The renewed collectivization drive produced chaos in agricultural production. The peasantry was given no incentive to produce. By the end of 1930, for example, 78 per cent of collective farms in Ukraine had failed to pay peasants for the days that they had worked. Ironically, peasants' payment in Ukraine (in kilos of food produce) was half what it was in Russia. Reassured by his success of 1930, Stalin ordered the 1931 quota for grain delivery to the state to be set at the same level: 7.7 million tons.
The 1931 harvest, however; 18.3 million tons of grain, was 20 per cent smaller than in 1930. Almost 30 per cent of the harvest was lost because of the breakdown of the transportation system. Intent on exporting grain to finance industrialization, Stalin ordered that it be requisitioned whatever the cost to the peasantry. By the early spring of 1932, 7 million tons had been taken. The amount was so great that the republic was short of seed grain by 45 per cent.
Ukrainian officials knew that if the rate of grain requisitioning continued, famine would break out. They argued with Moscow for a major downward revision of Ukraine's agricultural obligations for 1932. M. Skrypnyk, Commissar of Education, in July 1932 recounted how, while touring the Ukrainian countryside, he had heard from peasants that "we had everything taken away from us but the broom." V. Chubar, head of the Ukrainian government, insisted that neither the peasants nor his administration were at fault for the agricultural crisis, but that it was due to the unrealistic plans of Moscow.
Stalin did lower the amount of grain to be requisitioned in 1932 to 6.2 million tons, but this was still far above the capacities of the Ukraine in view of that year's poor harvest: 14.6 tons. Neither did Stalin relax the collectivization drive and, as a result, agriculture was plagued by chaos. Millions of tons of grain were lost.
Tightening the noose
Moscow sent a special mission, accompanied by troops, to oversee the 1932 grain requisition. Collective farms stopped distributing food to peasants. For example, according to official statistics, only five per cent of collective farms in Dnipropetrovsk province handed out food produce for days worked in 1932.
To prevent peasants from feeding themselves by taking collective farm produce, a law was passed in August 1932 stipulating the death penalty, and under exceptional circumstances, a ten‑year sentence in labor camps for "theft of socialist property." Thus, it was reported in the Soviet press (Visti, 10.11.1932) that the Dnipropetrovsk court had sentenced a group of hungry peasants to the firing squad for the theft of a sack of wheat.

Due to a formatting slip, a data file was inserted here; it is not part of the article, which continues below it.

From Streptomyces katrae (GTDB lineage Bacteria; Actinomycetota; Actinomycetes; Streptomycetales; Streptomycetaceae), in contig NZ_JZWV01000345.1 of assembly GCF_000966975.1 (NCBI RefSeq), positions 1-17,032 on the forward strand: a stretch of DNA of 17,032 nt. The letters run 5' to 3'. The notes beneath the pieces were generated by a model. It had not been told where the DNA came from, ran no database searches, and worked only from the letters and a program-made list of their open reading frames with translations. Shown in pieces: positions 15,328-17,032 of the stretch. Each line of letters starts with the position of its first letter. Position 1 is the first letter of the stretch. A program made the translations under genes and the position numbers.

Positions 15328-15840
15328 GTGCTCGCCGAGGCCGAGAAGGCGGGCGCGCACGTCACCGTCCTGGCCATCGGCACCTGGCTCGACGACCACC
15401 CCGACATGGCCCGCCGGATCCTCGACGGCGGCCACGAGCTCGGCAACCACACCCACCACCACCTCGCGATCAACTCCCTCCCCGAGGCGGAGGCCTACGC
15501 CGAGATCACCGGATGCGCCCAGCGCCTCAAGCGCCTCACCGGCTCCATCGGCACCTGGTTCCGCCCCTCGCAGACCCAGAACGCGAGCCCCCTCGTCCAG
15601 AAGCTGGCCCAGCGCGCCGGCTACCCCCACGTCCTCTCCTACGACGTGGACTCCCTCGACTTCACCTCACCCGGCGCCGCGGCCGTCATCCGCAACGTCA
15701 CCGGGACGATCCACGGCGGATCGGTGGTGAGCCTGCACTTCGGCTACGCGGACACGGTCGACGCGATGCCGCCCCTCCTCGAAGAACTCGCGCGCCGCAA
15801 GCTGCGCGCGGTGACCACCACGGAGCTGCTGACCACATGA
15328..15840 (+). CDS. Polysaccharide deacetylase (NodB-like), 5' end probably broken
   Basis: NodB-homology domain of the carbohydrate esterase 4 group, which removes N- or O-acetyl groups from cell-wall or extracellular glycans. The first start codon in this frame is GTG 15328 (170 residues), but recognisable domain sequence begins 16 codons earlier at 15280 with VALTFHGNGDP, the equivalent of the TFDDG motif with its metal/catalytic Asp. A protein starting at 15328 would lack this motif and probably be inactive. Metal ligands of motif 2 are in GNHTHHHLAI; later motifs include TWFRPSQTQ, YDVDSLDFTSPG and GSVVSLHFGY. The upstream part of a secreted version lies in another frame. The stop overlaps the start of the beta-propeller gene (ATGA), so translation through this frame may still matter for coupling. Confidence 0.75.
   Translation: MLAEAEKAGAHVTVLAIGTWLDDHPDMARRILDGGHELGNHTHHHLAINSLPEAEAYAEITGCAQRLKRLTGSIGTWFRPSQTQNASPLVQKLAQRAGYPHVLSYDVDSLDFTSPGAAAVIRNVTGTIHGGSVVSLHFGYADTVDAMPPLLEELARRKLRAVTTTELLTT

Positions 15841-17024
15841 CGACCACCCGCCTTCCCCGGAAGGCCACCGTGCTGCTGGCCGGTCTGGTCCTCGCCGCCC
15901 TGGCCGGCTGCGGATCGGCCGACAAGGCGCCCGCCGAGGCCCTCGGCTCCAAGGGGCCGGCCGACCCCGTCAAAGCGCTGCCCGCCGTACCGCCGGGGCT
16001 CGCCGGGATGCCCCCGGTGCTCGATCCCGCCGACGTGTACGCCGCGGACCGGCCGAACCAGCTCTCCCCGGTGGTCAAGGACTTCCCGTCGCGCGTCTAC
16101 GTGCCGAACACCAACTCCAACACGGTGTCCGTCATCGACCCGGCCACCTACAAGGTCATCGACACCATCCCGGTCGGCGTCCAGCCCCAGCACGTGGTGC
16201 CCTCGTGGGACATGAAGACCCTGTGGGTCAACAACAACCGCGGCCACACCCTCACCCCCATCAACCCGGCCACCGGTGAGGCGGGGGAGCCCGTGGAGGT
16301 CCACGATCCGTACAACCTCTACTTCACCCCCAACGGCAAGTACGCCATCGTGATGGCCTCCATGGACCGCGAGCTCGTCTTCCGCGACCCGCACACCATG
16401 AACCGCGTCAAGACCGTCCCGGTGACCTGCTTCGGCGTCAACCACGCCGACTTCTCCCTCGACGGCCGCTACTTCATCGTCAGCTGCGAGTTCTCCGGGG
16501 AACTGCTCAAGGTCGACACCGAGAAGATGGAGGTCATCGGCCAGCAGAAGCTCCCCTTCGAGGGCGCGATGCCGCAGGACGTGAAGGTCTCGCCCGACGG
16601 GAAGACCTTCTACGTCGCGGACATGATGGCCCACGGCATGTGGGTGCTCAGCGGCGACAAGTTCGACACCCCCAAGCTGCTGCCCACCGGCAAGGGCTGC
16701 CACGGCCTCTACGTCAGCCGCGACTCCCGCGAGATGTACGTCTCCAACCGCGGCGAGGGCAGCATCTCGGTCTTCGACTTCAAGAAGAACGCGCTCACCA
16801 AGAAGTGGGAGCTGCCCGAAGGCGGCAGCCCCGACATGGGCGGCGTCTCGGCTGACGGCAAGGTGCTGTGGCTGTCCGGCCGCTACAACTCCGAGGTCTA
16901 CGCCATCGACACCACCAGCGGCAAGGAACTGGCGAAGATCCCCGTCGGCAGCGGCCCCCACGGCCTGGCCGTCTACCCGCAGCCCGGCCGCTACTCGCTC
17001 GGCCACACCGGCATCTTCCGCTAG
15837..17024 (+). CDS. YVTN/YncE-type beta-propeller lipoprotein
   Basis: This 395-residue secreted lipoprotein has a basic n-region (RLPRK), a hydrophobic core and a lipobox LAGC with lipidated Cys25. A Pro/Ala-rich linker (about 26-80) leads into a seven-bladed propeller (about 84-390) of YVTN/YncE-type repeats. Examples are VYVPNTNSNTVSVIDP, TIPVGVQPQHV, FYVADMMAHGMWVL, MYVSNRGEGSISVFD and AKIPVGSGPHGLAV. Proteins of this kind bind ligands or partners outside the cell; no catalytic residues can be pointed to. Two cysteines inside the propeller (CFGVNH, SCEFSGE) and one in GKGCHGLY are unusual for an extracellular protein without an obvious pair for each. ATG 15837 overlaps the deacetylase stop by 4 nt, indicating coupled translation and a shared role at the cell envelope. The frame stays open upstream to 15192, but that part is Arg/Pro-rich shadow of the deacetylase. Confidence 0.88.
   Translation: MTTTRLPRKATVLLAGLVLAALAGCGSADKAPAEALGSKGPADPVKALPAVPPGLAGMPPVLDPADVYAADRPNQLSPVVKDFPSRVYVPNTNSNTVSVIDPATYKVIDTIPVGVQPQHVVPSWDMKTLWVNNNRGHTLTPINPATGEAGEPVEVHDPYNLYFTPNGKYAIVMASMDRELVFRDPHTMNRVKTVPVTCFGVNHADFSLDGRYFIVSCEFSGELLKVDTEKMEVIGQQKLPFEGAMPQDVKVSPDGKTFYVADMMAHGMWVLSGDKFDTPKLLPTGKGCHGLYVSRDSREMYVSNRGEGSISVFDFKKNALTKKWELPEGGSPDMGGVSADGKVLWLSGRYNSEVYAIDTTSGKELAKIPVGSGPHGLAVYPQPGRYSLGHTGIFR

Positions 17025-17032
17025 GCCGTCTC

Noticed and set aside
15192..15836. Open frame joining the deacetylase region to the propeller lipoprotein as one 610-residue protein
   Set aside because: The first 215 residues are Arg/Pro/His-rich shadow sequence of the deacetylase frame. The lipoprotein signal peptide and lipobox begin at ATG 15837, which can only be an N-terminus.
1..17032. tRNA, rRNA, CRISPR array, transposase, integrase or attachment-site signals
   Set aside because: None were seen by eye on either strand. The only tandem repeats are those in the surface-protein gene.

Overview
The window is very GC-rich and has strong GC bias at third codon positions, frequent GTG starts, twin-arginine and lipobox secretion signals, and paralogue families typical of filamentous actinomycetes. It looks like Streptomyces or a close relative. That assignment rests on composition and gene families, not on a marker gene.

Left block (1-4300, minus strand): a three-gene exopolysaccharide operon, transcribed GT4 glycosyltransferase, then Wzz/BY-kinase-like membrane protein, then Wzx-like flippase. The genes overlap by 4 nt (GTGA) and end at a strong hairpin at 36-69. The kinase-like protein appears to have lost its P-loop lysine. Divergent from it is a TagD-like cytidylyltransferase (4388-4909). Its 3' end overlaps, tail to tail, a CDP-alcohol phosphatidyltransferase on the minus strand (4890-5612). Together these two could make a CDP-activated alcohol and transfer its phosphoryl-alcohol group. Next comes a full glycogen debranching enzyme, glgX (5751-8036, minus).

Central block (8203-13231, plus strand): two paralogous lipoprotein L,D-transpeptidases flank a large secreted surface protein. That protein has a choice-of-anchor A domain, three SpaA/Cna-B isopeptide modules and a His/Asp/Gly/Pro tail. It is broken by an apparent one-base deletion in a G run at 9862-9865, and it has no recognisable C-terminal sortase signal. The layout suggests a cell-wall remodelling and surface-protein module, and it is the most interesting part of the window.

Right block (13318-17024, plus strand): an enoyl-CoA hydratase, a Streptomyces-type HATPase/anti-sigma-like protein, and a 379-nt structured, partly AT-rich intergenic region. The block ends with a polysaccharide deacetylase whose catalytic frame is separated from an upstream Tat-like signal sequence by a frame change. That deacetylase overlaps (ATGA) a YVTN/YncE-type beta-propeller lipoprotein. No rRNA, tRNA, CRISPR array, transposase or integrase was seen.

An obligatory delivery system was established for each collective farm. The harvest was organized in the form of a military operation, with soldiers guarding grain from the peasants. Officials and peasants who did not fulfill their quotas were treated in accordance with the infamous August 1932 decree.
On 17 December 1932 regulations were tightened even further. A complete economic blockade was ordered of villages that did not fulfil their obligations to the state: all trade, all shipments of food and consumer goods, whatever their source, were prohibited.
Officials, wrote Malcolm Muggeridge, "had gone over the country like a swarm of locusts and taken away everything edible; they shot and exiled thousands of peasants, sometimes whole villages; they have reduced some of the most fertile land in the whole world to a melancholy desert."
Could have been avoided
The famine finally subsided in 1934, when the 1933 harvest was brought in. This was because, in the spring of 1933, Moscow "lent" Ukraine seed grain. Moscow also reduced the quantity of grain to be delivered to the state to five million tons, about one‑quarter of the 1933 harvest.
Soviet officials today deny that the famine took place, although they do admit that there were problems due to drought. If that was the case, then Ukraine should have suffered a famine in 1934, not in 1932‑33. The 1934 harvest was the worst in many years: 12.3 million tons.
But there was no famine in 1934 because Stalin reduced the amount of grain from existing stocks to feed the population. He could have done this in 1932‑33, but he did not. Instead, he deliberately exported 1.7 million tons of grain to the West to pay for industrial equipment.
The offers of international relief organizations to assist the starving in Ukraine were rejected by the Soviet government on the grounds that there was no famine, hence no need to aid its victims. The borders of Ukraine were closely patrolled and starving Ukrainian peasants were not allowed to cross into Russia in search of bread.
How many millions perished? Harry Lang, editor of the left‑wing Jewish daily Forward, published in New York, visited Ukraine in 1933 and was told by a high‑ranking state official that six million people had perished from the famine. Other estimates range from 6.5 to 8.5 million. We will never know the exact number.
We do know that according to the 1926 Soviet population census there were 31.2 million Ukrainians in the U.S.S.R. According to the 1939 Soviet census this number had dropped by 3.1 million to 28.1 million. (There was no emigration from the Soviet Ukraine in this period.) Over a 13‑year period, according to Soviet statistics, the number of Ukrainians had diminished by 11 per cent. The population of the U.S.S.R., on the other hand, increased by 16 per cent and the number of Russians by 28 per cent.
A national tragedy
When the Ukrainian peasantry was under attack in 1932‑33, Ukrainian political and cultural leaders sprang to their defense. Ewald Ammende, a German eyewitness who analyzed this question, wrote in 1936: "The widest circle of the Ukrainian intelligentsia had entered the struggle: teachers, students, Soviet officials, all thought it was their duty to protest against a further sucking dry of their country...The Soviet regime was faced by a united people, a solid front, including everyone from the highest Soviet officials down to the poorest peasants." Ukrainian cultural and political leaders paid a heavy price for refusing to become unwilling agents in the extermination of their own people.